For example, a lot of mobile apps I see just let you enter data on the iPhone using the traditional “keyboard” and “picker” methods. I’m pretty sure that some gestures may be helpful and allow for quicker entry. Also, oftentimes “guessing” from a GPS-location or time-of-day may offer some good default values. I hope that this will be a road that I’ll be able to explore a bit more.

Because of all of this, I’ve been paying closer to attention to things I like and dislike about some of the apps and games I’m using.

I like playing the occasional game on the iPhone, and in the last few weeks I was playing a lot of Siedler of Catan (Settlers of Catan in English). Just to be sure: The adaption of the board game is done quite well, the computer players have different strengths, so the game provides fun and entertainment for a long time. Well spent 4€ (or 5$)!

However, there are a few issues that I have. The start of the game features an elaborate animation .. but there is no way I have found to get straight into the game. So every time you start the app, after waiting a few seconds for the animation to load, you get the start of the animation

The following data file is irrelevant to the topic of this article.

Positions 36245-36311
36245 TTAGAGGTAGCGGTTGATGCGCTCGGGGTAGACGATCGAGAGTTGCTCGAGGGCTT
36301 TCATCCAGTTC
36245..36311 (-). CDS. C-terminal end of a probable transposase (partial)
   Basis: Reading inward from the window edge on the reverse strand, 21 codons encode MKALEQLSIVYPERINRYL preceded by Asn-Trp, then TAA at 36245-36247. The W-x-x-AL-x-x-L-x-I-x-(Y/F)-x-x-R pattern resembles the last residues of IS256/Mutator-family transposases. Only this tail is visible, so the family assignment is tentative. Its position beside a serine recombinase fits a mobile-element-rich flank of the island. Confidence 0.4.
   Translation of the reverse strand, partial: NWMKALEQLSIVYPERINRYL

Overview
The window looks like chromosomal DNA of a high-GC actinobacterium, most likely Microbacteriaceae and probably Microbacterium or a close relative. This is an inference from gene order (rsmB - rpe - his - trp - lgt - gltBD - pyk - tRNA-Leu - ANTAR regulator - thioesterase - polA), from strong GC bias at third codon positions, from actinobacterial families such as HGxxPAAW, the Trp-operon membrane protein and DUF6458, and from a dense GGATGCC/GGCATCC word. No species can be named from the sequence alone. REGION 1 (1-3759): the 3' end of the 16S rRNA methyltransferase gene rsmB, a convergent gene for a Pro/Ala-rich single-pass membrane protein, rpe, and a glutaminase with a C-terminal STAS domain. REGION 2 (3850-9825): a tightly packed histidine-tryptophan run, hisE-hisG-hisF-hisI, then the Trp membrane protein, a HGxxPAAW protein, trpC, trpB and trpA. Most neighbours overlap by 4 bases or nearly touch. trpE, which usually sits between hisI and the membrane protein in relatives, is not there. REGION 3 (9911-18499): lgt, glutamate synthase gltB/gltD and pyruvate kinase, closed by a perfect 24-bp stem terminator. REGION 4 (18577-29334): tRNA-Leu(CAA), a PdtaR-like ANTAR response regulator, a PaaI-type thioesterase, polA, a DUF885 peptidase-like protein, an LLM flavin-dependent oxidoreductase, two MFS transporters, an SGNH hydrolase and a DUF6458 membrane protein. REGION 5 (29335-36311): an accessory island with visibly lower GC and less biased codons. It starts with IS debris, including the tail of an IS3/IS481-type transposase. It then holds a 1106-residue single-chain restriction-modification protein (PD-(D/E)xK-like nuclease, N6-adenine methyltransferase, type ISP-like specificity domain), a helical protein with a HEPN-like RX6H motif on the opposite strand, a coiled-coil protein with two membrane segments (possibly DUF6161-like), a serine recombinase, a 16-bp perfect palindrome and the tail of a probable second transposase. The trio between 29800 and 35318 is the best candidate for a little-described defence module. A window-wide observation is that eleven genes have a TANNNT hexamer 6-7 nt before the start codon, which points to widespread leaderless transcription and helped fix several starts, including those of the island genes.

IMG_0001 After tapping on the screen, you get another splash screen:

IMG_0007where the game even tells you to tap the screen (“Bitte Bild berühren”). Then you get the main game menu

IMG_0005 where you can hit “Spiel  fortsetzen” to continue the ongoing game.

That’s three useless taps (and probably 10 seconds of time) that I would consider bad style for an iPhone app. (It’s okay for a PC game, but not for an iPhone app that gets frequently stopped and restarted.)

There are a few other examples where a bit more thinking would have helped create a better experience. For example in this screen you have only three options, but the graphics don’t fit the screen so there may be some scrolling involved:

IMG_0003 With just some more work, the graphics would fit the screen. Also, swiping doesn’t really work here, instead you have to use the provided arrows.

I’m sure that these issues arise from trying to be consistent with other versions of the same game, but I would think that some more care should have been taken while adapting the game to the iPhone.

So five stars for the basic game, but only one star for the iPhone adaption.